39 Physiologic dead space P aCO2 – P ECO2 V D =V T x P aCO2 V D – physiologic dead space (mL) V T – tidal volume (mL) P aCO2 – P CO2 of arterial blood (mmHg) P ECO2 - P CO2 of expered air (mmHg)

40 Physiologic dead space P aCO2 – P ECO2 V D =V T x P aCO V D = 500 x =500 x 0.25 =125

41 Alveolar ventilation V A = (V T – V D ) x breasths/min V A - alveolar ventilation (mL/min) VT- tidal volume (mL) VD- physiologic dead space (mL/min)

42 Alveolar ventilation V A = (V T – V D ) x breasths/min V A = (500 – 125) x 16 = 375 x 16 = 6000 mL/min

43 lung heart circuitry tissues cell

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45 diffusion

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47 perfusion

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51 ventilation diffusion perfusion

52 ventilation - static volums - dynamic volums

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54 STATIC VOLUMS

55 1 s FEV 1 VC V t DYNAMIC VOLUMS FEV x 100 VC > 80 % Physiological value:

56 1 s FEV 1 VC V t DYNAMIC VOLUMS OBSTRUCTION  FEV1 = VC Restriction  VC = FEV1

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58 Infection inhaled allergens inhaled irritants food allergens inducing stimuli mental stress medicines Triggers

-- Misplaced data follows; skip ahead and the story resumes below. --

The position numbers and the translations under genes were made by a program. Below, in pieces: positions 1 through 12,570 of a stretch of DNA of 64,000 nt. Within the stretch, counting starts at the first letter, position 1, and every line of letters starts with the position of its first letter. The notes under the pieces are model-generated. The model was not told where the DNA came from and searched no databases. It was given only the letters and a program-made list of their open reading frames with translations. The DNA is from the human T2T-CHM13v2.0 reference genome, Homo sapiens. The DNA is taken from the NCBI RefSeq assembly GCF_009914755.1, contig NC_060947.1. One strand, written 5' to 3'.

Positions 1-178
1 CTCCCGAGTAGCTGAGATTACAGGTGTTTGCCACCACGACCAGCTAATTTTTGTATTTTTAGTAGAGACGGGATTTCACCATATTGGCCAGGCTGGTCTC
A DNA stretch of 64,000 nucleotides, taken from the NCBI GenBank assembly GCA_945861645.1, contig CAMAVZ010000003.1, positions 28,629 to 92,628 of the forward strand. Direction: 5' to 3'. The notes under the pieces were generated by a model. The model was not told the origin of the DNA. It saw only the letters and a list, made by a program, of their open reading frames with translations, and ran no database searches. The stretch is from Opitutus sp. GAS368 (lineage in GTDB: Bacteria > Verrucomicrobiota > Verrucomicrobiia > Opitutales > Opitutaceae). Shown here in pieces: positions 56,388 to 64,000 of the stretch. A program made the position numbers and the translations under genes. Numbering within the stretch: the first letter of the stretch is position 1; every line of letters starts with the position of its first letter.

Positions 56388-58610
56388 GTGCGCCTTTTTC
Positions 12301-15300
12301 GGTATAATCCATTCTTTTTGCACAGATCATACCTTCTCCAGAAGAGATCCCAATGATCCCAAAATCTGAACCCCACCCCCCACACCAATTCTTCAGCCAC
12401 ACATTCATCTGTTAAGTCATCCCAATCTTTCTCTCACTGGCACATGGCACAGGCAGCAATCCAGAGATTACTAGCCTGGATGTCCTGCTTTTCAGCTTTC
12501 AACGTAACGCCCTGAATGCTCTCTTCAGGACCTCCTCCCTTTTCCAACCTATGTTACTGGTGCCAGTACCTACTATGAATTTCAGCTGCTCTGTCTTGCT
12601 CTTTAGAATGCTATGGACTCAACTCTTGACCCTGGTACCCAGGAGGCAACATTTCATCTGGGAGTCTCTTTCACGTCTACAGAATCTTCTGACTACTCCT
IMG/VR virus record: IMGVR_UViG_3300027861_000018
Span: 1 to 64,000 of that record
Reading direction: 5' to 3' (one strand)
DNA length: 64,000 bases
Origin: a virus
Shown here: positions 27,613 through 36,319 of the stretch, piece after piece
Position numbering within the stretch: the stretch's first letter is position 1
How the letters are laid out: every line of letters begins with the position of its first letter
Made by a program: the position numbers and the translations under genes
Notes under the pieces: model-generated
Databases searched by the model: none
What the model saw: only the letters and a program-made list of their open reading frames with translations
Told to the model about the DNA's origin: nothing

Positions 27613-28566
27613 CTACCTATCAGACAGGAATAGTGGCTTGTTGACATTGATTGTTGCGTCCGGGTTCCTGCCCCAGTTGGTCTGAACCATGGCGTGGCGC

59 respiratory irritant factors physical activity preventing infection sick people, vaccination, intensive treatment sufficient fluid intake eat small portions breathing exercises

60 Differential diagnosis

61 steroid potentiation of beta-adrenergic receptor bronchospasmolytic effect cholinergic antagonism reduction in mucus production - anti-inflammatory effect - block the formation of antibodies - stabilization of lysosomes block - formation and release of histamine

62 1 s FEV 1 VC V t DYNAMIC VOLUMS RESTRICTION = FEV1  VC

63 difusion alveolo-capillary membrane (surfactant)

64 difusion alveolo-capillar membrane (surfactant)

65 perfusion (heart)

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67 Pulmonary edema - cardiogenic - noncardiogenic

68 Cyanosis (right ventricle)

69 Causes of cyanosis Central cyanosis Decreased arterial saturation Hemoglobin abnormalities Peripheral cyanosis Reduced cardiac output Cold exposure Redistribution of blood flow from extremities Arterial obstruction Venous obstruction

70 lung heart circuitry tissues cell

71 perfusion (anemia)

72 perfusion (emboli)

73 perfusion (emboli)

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75 dg. pulmonal emboli

76 Dg. pulmonal emboli

77 % hemoglobin saturation 100 pO 2 Bohrs effects

78 % hemoglobin saturation 100 Bohrs effect – O 2 hemoglobin dissociation curve pO 2

79 % hemoglobin saturation 100 Shift to the right pO2

80 100 čas Shift to the right  temperature  pH  [H+]  2,3 - DPG % hemoglobin saturation pO2

81 100 Shift to the left  temperature  pH  [H+]  2,3 - DPG % hemoglobin saturation pO2

82 % hemoglobin saturation 100 Bohr effect pO2

83 pO 2 mmHgsaturation (%) Values of pO 2 and corresponding values of percent saturation of hemoglobin

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88 lung heart circuitry tissues cell